TURN­ING UP THE HEAT

The Weekend Post - Cairns Eye - - Garden -

Last week we fea­tured chokos, one of the three veg that we ate with a meat of some sort. Need­ing a slab of but­ter to melt over the squash-like tex­ture, fol­lowed by a hefty hit of salt and pep­per, it be­came some­what edi­ble.

If that was in­dica­tive of our cui­sine not so long ago, our taste­buds have shot through like the prover­bial Bondi tram of the time.

Can you re­mem­ber your first en­counter with chilli? Maybe the clos­est you came to “hot and spicy” was a Keen’s sweet curry with sul­tanas, ap­ple and banana to ac­com­pany some ex­tra sausages or left­over lamb.

Chilli has slowly and maybe not so sub­tly per­me­ated our din­ing habits and taste­buds with slow but cer­tain ad­dic­tion. In fact, it is now what the old tomato sauce used to be, swamped over just about ev­ery­thing on its way to our mouths. It’s the cap­sai­ci­noids within that cre­ate the kick.

Chilli is easy to grow. Tes­ta­ment to this are the lit­tle red peren­nial bird’s eyes that seem to come from nowhere like weeds and have a hit like an atomic blast that is the equiv­a­lent to a cat­e­gory five cy­clone or an earth­quake of 10 on the Richter scale.

Bird’s eye chill­ies are rated about the 100,000 to 350,000 Scov­ille Heat Units (SHU) on the chilli scale. This is tame when it comes to po­lice pep­per spray, which is rated at 2,500,000 to 5,000,000 SHU.

Seems the more we in­dulge in chilli, the more we are hooked – the hot­ter the bet­ter. At what stage does the taste of the food dis­ap­pear and we then con­sider suck­ing on the bot­tle in­stead?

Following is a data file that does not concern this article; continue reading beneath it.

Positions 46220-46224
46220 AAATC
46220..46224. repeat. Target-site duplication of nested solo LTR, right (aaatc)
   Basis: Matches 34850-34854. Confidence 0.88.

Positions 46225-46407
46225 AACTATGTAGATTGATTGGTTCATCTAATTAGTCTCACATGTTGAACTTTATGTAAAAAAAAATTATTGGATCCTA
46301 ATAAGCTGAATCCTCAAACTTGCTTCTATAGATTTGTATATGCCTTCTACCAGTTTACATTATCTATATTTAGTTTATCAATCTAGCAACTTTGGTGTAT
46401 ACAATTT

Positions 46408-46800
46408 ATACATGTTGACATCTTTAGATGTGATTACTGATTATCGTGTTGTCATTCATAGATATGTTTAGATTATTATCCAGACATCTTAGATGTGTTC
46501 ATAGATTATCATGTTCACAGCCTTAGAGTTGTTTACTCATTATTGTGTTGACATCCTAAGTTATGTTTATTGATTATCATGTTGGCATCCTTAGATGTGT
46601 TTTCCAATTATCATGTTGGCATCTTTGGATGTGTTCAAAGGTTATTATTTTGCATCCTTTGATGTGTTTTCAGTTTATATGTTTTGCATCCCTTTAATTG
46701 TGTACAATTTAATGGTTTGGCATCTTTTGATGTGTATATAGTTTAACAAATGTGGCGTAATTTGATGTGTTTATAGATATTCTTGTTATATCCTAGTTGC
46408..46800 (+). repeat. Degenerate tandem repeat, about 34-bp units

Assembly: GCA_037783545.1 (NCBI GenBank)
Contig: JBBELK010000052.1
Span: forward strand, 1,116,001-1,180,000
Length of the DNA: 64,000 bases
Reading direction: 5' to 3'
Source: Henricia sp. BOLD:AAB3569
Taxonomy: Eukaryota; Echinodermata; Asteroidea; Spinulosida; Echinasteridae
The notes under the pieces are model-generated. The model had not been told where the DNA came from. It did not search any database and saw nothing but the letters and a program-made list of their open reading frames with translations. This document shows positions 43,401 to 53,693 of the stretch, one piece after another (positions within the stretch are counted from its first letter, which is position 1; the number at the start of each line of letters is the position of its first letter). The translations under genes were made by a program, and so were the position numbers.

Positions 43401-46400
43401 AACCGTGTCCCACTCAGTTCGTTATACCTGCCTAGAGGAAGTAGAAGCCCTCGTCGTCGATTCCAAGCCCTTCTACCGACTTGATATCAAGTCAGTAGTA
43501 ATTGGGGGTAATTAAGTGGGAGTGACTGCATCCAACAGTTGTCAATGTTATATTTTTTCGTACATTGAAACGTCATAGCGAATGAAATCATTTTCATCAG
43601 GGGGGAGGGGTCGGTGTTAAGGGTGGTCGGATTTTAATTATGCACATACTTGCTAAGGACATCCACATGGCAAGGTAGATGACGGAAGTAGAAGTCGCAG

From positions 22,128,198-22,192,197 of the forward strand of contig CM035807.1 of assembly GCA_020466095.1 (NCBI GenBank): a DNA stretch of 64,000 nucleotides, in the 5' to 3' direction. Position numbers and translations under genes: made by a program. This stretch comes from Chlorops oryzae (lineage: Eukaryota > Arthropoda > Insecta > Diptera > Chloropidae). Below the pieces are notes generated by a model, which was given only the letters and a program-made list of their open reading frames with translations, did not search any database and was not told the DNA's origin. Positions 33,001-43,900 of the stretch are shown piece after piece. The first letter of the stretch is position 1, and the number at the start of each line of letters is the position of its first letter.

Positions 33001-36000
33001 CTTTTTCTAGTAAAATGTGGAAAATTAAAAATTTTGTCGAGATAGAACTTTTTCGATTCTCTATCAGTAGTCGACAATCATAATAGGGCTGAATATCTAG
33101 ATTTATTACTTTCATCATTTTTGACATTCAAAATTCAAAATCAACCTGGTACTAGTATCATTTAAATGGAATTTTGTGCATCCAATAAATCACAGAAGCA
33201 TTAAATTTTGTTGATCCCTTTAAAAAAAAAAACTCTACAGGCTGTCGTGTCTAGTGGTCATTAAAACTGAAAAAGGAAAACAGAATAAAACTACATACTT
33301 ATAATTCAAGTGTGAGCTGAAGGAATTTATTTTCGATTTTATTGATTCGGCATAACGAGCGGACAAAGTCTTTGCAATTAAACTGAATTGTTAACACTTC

We can grow chill­ies quite eas­ily. Seeds from chilli bought in a shop or mar­ket can be dried and planted now into a seed-rais­ing mix or di­rectly into the ground, where they are in­tended to spend their life.

Lazy gar­den­ers use ready-grown seedlings. The long red, scotch bon­net (squat yel­low) if you dare, jalapeno and ha­banero are all pos­si­bil­i­ties. Green chill­ies are sim­ply the ear­lier ver­sion of the more ripe red.

Good-qual­ity com­posted and well-drained soils that get di­rect sun for most of the day will pro­duce a fruit­ful plant, or grow them in a large pot in a sunny cor­ner.

If you grow a “cool” cu­cum­ber vine (“crys­tal ap­ple”, the old round white skin va­ri­ety if pos­si­ble), mix­ing with plain yo­ghurt will help douse the fire in your mouth from a chilli hit that went too far. Just imag­ine what it does to un­wanted in­sects de­vour­ing your crop.

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